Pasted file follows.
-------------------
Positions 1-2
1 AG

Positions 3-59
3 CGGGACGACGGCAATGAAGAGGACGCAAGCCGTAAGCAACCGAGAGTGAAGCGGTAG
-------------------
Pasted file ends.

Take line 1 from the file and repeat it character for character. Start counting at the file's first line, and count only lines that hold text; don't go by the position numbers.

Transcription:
Positions 1-2